FRI 2019 Quick Take: Successfully transitioning from firefighter to company officer
New company officers must focus more on risk management than keeping everyone happy
ATLANTA — “I sucked as a company officer.” This was the declaration from Steve Prziborowksi, deputy chief, Santa Clara County (California) Fire Department, at the beginning of his Fire-Rescue International 2019 session “Successfully transitioning from firefighter to company officer.” He followed by acknowledging that no one ever told him this, and he didn’t get anyone killed or injured on his watch. However, he feels that, in hindsight, he didn’t hold his crewmembers accountable in the way he likely should have.
Prziborowski’s admission highlights a critical part of the company officer job, and the one that is perhaps most feared – the need to discipline firefighters, some of whom may have been friends prior to your promotion. People simply don’t like conflict and, as a result, company officers can get “run over” by firefighters looking to capitalize on a lack of accountability.
Why is this so important? Prziborowski put it in perspective: “You or one of someone you supervise has a better chance of suffering punitive discipline (written reprimand, transfer, suspension, demotion, termination) or having a behavioral health issue than getting killed in the line of duty.” And who’s that first line of defense? The company officer. The company officer is the critical person who can keep firefighters out of trouble – and employed.
Prziborowksi offered advice for aspiring and current company officers. These are some quotes from his session about making the transition from firefighter to company officer:
“We’ve got to prompt each other for success if we want to be good leaders.”
“You’ve got to think like a risk manager as an officer. You are a 24/7/365 risk manager.”
“If you don’t sometimes feel like the department asshole, that’s a problem. Leadership is lonely.”
“Leadership starts at the firehouse. It takes courage to be a leader.”
“True brotherhood means taking care of our brothers and sisters and not letting bad things happen to them.”
Following are seven key takeaways from Prziborowksi’s session:
1. Important fire officer traits and skills: Every fire officer works on the following traits and skills to be successful in their role:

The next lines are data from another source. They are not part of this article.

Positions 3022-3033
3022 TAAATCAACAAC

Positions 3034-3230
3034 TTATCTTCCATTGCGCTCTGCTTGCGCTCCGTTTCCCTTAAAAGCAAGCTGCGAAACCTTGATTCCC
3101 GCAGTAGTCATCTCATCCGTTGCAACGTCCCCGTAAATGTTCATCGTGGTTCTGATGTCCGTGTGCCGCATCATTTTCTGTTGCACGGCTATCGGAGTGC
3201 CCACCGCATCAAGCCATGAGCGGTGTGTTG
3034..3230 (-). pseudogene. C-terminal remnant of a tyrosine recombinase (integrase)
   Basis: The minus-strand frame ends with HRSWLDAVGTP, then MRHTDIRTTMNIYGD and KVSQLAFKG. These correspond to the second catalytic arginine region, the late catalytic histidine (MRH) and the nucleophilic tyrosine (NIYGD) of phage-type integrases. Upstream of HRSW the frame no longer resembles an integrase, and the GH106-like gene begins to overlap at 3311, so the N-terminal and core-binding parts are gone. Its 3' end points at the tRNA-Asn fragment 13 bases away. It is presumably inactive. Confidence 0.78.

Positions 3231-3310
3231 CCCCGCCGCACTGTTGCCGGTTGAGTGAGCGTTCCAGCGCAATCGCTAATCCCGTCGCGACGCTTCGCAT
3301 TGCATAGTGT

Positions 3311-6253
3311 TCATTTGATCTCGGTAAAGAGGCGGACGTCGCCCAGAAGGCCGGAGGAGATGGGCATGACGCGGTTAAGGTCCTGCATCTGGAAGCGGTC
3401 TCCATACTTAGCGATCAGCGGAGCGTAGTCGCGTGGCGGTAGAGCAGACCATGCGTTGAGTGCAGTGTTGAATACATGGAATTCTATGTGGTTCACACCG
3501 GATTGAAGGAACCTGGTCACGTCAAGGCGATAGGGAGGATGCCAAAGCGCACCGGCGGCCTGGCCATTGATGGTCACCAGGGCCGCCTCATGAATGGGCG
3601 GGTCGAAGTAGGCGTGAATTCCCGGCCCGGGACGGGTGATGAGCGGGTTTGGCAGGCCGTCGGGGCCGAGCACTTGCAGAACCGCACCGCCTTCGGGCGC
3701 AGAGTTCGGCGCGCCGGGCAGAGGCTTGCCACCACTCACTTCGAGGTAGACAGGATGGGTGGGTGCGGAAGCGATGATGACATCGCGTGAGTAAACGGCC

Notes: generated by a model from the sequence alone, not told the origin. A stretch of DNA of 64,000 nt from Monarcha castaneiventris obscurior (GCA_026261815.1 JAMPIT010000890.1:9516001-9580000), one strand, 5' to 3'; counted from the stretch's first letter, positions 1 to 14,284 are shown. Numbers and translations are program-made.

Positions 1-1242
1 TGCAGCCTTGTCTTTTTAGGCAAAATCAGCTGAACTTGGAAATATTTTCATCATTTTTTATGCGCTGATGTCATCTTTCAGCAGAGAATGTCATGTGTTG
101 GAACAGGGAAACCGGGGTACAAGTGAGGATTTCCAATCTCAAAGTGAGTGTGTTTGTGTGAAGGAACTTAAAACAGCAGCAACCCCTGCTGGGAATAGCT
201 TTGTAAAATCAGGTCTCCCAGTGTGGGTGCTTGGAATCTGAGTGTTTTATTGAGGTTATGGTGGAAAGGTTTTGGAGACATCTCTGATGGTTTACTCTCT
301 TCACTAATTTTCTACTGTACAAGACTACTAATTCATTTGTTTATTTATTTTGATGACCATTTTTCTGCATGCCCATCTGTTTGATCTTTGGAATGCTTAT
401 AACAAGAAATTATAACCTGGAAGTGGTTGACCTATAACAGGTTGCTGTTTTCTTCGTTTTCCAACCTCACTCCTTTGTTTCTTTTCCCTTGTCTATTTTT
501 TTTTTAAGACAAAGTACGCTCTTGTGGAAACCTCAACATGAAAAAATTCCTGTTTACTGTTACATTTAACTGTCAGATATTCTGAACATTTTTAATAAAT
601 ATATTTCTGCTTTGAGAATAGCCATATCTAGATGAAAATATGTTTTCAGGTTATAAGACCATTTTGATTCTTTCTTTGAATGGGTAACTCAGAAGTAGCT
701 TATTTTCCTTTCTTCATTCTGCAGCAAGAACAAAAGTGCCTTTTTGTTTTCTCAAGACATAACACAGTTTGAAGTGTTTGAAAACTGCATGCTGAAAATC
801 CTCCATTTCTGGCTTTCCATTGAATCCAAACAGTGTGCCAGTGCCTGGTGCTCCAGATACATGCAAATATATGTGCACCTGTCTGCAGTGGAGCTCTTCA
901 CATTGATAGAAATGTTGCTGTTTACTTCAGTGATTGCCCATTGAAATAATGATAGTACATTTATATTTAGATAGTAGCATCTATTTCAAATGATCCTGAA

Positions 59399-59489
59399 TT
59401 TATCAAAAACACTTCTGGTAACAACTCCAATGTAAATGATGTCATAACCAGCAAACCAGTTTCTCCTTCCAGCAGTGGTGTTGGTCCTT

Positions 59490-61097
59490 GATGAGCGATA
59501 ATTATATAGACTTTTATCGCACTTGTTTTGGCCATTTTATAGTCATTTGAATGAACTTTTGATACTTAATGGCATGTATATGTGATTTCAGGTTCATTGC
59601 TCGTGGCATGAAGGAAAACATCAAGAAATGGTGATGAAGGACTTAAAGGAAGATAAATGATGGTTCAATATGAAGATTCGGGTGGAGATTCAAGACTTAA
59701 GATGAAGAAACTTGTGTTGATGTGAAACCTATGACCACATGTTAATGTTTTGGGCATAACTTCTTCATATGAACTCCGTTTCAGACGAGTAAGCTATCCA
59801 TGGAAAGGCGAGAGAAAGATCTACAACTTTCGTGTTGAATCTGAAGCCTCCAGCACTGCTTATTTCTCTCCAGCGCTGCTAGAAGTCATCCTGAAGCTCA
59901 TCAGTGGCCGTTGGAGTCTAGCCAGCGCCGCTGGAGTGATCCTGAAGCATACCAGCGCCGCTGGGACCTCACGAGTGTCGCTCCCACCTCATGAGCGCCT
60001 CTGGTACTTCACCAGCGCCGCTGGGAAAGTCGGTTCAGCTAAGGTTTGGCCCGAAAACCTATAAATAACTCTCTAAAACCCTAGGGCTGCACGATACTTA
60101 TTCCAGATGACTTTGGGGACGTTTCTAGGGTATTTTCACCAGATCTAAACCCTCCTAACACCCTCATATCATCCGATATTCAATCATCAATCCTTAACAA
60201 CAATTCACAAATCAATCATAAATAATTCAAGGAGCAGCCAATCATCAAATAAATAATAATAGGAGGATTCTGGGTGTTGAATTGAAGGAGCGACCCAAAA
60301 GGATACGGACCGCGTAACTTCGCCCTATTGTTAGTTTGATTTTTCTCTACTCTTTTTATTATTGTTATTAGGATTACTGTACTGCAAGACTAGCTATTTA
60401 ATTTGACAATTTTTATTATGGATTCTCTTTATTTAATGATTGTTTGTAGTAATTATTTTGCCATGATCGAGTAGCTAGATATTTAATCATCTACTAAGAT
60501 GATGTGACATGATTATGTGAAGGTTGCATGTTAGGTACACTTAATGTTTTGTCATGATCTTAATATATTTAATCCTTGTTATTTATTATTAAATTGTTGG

- Strong communicator
- Soft skills
- Empathy for customers, fellow firefighters
- Flexible to change
- Strong decision-maker
2. Ready for leadership? Prziborowksi said firefighters should be able to confirm the following before taking on the role of a company officer.
- You want to be a part of the solution
- You’re not currently overwhelmed
- You put service above self
- You make decisions
- You can tolerate conflict and knowing some may not like you for what you stand for or do (in the best interest of the FD, the community)
3. First day on the job: Prziborowksi put forth a series of questions for company officers to consider as they approach their first day on the job:
- Have you created your personnel expectations?
- Have you created your outline for your first crew meeting?
- Have you rehearsed/created your radio report on conditions template?
- Have you practiced assigning companies?
- Have you figured out how to handle personnel issues?
4. We’re our worst enemies: Prziborowksi explained how firefighters can sometimes be their own worst enemies. There are too many times when they don’t stop a bad action before it’s too late, saying, “I didn’t want to mess up the brotherhood/sisterhood because I gotta work with them 24/7/365.” But, he asked, how does standing up for the brotherhood/sisterhood impact your family, especially if you lose your job? Your life and family should come first, above worrying about how you’ll look to your fellow firefighters.
5. Teachable moments: Prziborowksi encourages company officers to use “teachable moments” to provide guidance to firefighters who may be heading down a negative path – one that may lead to discipline.
6. Not just a fire officer: Prziborowksi stressed that the company officer role is so much more than that title and the responsibilities that most expect come with sitting in that front right seat. In addition to being the “designated adult” on the crew, company officers are essentially HR professionals, risk managers, health and safety officers, training officers, supervisors, followers and leaders.
7. Simple words go a long way: Making the transition from buddy to boss can be a rocky and complex road, but Prziborowksi reminded that sometimes it’s the little things that can help in a transition of this nature. This includes remembering the following key phrases:
- Please/thank you
- How can I assist/support you?
- I was wrong (you were right)
- I am sorry
- What are your thoughts?
- How can we better assist our team?
Prziborowksi concluded with encouragement to “do your best” in a difficult position, but reminded that if you want to make everyone happy, then don’t be a leader.